• d)
    Pradhan Mantri Gram Vikas Yojana
Correct answer is option 'C'. Can you explain this answer?

Bakliwal Institute answered  •  6 hours ago
Pradhan Mantri Gram Parivahan Yojana schemes launched by the government aims at providing interest-free commercial vehicle loans to women. Pradhan Mantri Gram Parivahan Yojana renders interest-free loans for at least 8000 commercial vehicles in 250 blocks across the country. Tribal women, women below the poverty line, women belonging to Self Help Groups (SHG) are especially given more opportunities to operate such transports, thereby enabling them to earn an income.
Hence, the correct option is (C).

In the given triangle ABC, BC is parallel to PQ. Find the value of x.
  • a)
    2
  • b)
    1
  • c)
    -(½)
  • d)
    3/4
Correct answer is option 'B'. Can you explain this answer?

Nipun Tuteja answered  •  6 hours ago
In △ABC,BC‖PQ.
By B.P.T. (Basic Proportionality Theorem),
By, cross multiplication method,
⇒20x2−15x−12x+9=24x2−21x−8x+7
⇒(24x2−20x2)−29x+27x+7−9=0
⇒4x2−2x−2=0
⇒2x2−x−1=0
⇒2x2−2x+x−1=0
⇒(2x+1)(x−1)=0
⇒x=−12 and x=1
But, x cannot be negative.
So, x=1
Hence, the correct option is (B).

Eutrophication is a phenomenon observed in
  • a)
    Forests
  • b)
    Oceans
  • c)
    Ponds and wells
  • d)
    Hills
Correct answer is option 'C'. Can you explain this answer?

Nipun Tuteja answered  •  6 hours ago
Eutrophication is a phenomenon observed in ponds and wells. In contrast to freshwater systems where phosphorus is often the limiting nutrient, nitrogen is more commonly the key limiting nutrient of marine waters; thus, nitrogen levels have greater importance to understanding eutrophication problems in saltwater.
Hence, the correct option is (C).
Krishana Devi asked   •  2 hours ago

Analyse the following caselet and answer the questions that follow:
Geetha Gawde can cultivate up to 6 crops a year. Crop A and B arc ready for harvest in 2 months; crop C and D in 3 months, and crop E and F in 4 months. Crop A can be cultivated from January to June; crop B can be cultivated from April1 to September; crop C can be cultivated from May to December; crops D as well as E can be cultivated from August to December, and crop F from November to Mgy. If Geetha plans a change of crop the soil should be left fallow for one month; however, if the same crop is sown no fallow time is needed. Sowing takes place only at the beginning of a month. Geetha can only harvest a maximum of 1000 units of any crop at any point in time. The production cost per unit (incurred at the time of sowing) andpriceper unit of crop are as follows:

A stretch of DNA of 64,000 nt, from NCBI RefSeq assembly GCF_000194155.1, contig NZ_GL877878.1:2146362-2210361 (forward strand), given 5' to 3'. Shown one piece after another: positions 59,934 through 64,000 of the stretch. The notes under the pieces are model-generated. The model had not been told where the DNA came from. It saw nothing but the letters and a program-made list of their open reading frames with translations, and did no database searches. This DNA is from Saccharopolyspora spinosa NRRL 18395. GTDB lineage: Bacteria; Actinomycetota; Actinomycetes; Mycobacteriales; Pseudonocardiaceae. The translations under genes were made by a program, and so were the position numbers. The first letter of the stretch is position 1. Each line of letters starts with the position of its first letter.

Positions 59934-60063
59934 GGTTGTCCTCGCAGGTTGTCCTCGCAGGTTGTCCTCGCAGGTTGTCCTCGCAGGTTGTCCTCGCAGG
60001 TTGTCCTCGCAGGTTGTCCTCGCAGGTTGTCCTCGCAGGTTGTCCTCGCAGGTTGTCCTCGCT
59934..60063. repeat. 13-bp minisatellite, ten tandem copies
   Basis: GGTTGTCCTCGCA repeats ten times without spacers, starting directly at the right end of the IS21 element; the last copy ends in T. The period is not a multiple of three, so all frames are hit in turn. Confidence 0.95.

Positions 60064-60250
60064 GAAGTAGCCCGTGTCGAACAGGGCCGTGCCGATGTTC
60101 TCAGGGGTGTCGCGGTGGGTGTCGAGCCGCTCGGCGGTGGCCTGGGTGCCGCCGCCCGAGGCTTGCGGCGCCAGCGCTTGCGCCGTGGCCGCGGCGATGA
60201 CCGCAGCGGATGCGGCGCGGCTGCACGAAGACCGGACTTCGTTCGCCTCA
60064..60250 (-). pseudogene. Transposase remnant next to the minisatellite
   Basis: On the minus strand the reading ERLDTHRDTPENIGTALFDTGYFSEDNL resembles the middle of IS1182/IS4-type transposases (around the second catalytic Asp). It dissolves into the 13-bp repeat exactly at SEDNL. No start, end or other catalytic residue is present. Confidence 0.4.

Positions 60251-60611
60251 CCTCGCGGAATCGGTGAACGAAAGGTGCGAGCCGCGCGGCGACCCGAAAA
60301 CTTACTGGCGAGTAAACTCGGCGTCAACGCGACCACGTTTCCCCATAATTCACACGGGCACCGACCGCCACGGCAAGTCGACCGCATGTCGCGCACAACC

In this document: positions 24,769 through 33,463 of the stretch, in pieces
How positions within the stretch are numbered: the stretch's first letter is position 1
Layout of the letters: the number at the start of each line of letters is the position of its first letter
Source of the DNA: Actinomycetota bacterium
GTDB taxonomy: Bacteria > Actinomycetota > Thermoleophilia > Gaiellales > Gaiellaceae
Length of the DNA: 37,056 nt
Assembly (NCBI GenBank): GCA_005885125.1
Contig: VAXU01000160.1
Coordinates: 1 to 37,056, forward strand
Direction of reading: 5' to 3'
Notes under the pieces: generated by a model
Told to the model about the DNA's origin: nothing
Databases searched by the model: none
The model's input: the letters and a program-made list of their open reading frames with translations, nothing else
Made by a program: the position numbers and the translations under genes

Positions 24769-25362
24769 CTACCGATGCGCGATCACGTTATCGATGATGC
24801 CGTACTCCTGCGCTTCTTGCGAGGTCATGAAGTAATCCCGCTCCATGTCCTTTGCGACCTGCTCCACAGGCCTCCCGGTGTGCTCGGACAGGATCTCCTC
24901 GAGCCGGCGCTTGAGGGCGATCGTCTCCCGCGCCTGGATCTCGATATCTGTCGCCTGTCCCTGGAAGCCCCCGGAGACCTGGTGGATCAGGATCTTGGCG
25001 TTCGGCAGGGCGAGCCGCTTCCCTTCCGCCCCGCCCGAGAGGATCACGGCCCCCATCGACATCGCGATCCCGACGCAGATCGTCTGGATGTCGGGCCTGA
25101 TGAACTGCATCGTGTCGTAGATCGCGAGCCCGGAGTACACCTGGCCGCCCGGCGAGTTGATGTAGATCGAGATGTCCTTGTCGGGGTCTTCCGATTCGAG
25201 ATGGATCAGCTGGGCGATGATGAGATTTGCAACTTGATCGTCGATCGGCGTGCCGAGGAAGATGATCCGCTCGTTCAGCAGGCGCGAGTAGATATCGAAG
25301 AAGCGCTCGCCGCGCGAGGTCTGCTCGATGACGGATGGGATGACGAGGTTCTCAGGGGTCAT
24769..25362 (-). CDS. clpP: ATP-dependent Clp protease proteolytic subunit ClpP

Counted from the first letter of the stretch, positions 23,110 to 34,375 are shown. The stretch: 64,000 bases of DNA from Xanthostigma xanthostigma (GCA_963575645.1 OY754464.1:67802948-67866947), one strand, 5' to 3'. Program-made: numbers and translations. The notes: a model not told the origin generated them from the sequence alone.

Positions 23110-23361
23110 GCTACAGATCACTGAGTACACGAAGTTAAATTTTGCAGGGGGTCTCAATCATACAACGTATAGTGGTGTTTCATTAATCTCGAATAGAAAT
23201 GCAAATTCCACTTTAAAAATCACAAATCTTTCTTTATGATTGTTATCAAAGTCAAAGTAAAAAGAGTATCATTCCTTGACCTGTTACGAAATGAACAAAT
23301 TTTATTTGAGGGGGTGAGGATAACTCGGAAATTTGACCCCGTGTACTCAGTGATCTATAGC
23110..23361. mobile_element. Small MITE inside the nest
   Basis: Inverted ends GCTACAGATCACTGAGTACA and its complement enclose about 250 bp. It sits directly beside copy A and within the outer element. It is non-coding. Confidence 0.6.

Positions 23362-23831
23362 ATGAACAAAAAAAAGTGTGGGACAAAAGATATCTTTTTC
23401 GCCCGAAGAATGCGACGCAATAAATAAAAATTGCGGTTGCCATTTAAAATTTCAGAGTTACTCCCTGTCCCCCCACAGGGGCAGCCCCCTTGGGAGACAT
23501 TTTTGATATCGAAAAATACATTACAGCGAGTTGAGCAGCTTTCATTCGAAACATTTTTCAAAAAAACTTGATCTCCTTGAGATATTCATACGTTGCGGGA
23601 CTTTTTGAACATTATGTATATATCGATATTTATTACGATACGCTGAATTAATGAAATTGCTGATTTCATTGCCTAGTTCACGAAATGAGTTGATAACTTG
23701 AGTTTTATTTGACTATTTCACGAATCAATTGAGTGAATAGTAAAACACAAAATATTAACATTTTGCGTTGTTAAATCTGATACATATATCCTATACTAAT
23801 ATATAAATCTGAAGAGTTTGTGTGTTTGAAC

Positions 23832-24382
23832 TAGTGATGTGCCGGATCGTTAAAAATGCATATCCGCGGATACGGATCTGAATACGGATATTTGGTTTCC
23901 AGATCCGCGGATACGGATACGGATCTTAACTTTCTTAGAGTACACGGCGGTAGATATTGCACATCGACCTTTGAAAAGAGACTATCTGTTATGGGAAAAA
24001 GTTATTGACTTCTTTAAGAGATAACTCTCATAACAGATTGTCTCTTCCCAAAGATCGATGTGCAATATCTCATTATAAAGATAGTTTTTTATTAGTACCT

For Geetha soil preparation does not incur any cost. If a crop is abandoned before the scheduled harvesting, she gets no money. Geetha is preparing a cropping schedule to maximize her annual profits (i.e., price- cost). She plans to replicate the schedule in the coming years.
Q. Which of the following would DEFINITELY be a part of the ideal schedule?
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Kusum Devi asked   •  2 hours ago

Analyse the following caselet and answer the questions that follow:
Indian Institute of Research is a Government-established body to promote research. In addition to helping in policy making, it also provides free online access to all the articles to the public. It has a mission of publishing high quality research articles. Till 2010, the publication of articles was very slow because there was no incentive for researchers to publish. Researchers stuck to the mandatory one article a year. Most of the researchers engaged in offering consultancy and earned extra income. Since its inception, the institute was considered the best place for cutting edge research. The new director of the institute was not happy with the work done by researchers in silo and came out with a new research policy in 2013 to increase research output and improve collaboration among researchers. It was decided that extra benefits would be offered to researchers with new publications. As a result, the number of research articles increased fourfold in 2014. At the 2015 annual audit, an objection was raised against the new benefits scheme. Auditors' were not happy with increased expenses towards remuneration for researchers. Further, the Government opined that the publication was itself a reward and hence researchers need be paid nothing extra. The director tried to defend his policy but the response from the government was not encouraging.
The director still wanted to persuade the government to review its stand. He had framed the following arguments:
1. Most famous researchers in the world are also the highest paid.
2. American institute of research gives extra benefits to its scientists.
3. This year's highest paid researcher had won the Nobel Prize last year.
Q. Considering the Government to be reasonable which of the following options is UNLIKELY to convince the Government?
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Man Singh asked   •  3 hours ago

DIRECTIONS for the question:  Identify the most appropriate summary for the paragraph.